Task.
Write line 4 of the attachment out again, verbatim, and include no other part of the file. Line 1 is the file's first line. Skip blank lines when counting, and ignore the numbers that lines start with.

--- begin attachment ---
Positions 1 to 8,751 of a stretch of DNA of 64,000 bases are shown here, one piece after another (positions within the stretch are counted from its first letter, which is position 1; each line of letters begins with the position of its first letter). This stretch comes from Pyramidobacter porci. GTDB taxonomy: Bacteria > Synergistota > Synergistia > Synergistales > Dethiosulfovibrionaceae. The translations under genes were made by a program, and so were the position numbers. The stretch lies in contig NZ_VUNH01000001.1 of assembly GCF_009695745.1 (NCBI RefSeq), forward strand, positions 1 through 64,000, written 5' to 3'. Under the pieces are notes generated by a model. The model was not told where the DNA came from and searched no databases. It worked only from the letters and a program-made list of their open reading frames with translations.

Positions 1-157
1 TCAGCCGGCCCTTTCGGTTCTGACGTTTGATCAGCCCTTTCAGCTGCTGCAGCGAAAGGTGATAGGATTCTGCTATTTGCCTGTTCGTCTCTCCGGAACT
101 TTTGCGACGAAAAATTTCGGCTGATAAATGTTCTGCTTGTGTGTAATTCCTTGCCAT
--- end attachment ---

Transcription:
101 TTTGCGACGAAAAATTTCGGCTGATAAATGTTCTGCTTGTGTGTAATTCCTTGCCAT